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Aerial view of Borneo’s fires (Photo: OuTrop).

The peatland forests, though little known, are one of the most important ecosystems in the planet. They represent only 3% of the world forest area, acting as carbon reservoirs as they contain a third of the world carbon, and playing an important role in preventing global warming. Its biodiversity is huge and contains several iconic and endangered species such as the Southern Borneo gibbon, orangutans, clouded leopards or Storm’s storks.

  • What about the social consequences? How did the fires affected the Borneo people?

One of the most immediate effects suffered was due to smoke. During September and October it was recommended to wear charcoal filtered masks 24 hours a day, but these masks were only found in some local within big cities and were very expensive. Most people wore only paper masks that were not able to filter smoke particles, they only minimized the risk perception. Many people got sick and the health consequences in the long term are unpredictable. Indonesia will have to face economic losses of about 30 billion dollars.

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Smoke generated by fires in Borneo (Photo: Bernat Ripoll Capilla, OuTrop).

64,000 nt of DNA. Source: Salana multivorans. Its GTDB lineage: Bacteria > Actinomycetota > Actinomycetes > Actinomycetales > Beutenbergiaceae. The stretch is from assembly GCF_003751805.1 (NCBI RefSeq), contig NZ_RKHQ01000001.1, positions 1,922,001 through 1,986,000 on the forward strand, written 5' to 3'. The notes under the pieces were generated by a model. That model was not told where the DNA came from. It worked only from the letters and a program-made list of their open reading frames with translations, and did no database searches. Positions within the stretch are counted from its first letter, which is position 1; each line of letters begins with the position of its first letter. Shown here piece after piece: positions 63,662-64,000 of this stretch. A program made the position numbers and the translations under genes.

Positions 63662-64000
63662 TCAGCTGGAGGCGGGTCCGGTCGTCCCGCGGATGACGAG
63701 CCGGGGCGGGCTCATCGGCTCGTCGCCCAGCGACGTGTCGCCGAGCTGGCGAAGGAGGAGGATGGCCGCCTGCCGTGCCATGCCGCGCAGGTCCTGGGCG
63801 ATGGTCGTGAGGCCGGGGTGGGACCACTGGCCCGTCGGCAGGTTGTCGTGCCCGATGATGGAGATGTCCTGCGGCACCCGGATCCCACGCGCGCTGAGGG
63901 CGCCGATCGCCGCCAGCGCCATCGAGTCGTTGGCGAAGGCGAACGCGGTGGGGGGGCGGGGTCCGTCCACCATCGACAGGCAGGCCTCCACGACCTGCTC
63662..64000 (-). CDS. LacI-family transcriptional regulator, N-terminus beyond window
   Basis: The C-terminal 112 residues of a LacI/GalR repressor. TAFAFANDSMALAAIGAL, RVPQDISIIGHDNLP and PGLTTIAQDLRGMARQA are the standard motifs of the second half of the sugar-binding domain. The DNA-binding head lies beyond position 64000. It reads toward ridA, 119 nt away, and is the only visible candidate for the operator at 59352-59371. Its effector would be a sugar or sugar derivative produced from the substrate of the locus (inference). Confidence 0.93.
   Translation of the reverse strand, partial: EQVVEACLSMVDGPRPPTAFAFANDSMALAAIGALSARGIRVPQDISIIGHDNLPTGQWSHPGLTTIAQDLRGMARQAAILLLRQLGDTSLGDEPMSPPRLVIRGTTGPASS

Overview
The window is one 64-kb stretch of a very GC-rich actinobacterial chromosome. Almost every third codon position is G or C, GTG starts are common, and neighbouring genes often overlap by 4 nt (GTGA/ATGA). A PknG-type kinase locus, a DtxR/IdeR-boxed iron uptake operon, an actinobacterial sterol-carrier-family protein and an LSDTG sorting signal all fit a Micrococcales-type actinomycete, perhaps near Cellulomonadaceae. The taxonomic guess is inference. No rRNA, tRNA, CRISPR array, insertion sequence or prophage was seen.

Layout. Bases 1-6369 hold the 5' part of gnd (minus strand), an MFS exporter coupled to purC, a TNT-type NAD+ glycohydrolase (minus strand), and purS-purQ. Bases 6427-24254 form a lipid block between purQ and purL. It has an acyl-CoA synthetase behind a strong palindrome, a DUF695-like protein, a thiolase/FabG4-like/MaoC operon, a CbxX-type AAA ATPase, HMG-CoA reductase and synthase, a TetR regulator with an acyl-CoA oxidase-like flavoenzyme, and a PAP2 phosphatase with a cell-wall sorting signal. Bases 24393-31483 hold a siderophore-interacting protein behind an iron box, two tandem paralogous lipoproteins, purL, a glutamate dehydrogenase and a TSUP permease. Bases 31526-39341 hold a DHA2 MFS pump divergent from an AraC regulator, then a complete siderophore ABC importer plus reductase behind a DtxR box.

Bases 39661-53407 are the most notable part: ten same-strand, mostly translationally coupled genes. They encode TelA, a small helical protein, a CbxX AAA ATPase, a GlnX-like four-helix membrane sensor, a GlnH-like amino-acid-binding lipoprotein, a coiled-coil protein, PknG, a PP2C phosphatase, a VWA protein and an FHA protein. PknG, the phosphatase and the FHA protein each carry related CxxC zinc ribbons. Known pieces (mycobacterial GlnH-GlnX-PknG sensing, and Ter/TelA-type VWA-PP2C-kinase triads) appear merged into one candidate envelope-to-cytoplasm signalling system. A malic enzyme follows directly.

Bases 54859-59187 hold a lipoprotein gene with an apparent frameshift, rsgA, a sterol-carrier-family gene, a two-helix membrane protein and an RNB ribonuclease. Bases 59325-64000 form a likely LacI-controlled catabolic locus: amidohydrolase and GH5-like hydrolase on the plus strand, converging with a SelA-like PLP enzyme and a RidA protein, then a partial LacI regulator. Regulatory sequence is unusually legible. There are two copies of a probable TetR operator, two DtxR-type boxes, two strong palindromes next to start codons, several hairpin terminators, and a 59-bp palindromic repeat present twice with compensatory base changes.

The loss of environmental resources is implicitly linked to the local economy. Many communities depend on the services that ecosystems provide. If the forest disappears resources that keep many families are also put at risk.

  • Why do you think foreign media reacted so late?

The international media reacted slowly and the truth is that the Spanish and Catalan hardly mentioned the problem. From OuTrop, we send press releases and some were published, but the media exceptionally reports environmental issues and when they do it is always secondarily. Day after day we read irrelevant news published in national newspapers, while in Indonesia we were living one of the most important ecological and social crisis of recent decades. We cannot ignore that the media reports on what “sells” and not on what is really happening.

  •  How could we prevent this disaster never happen again?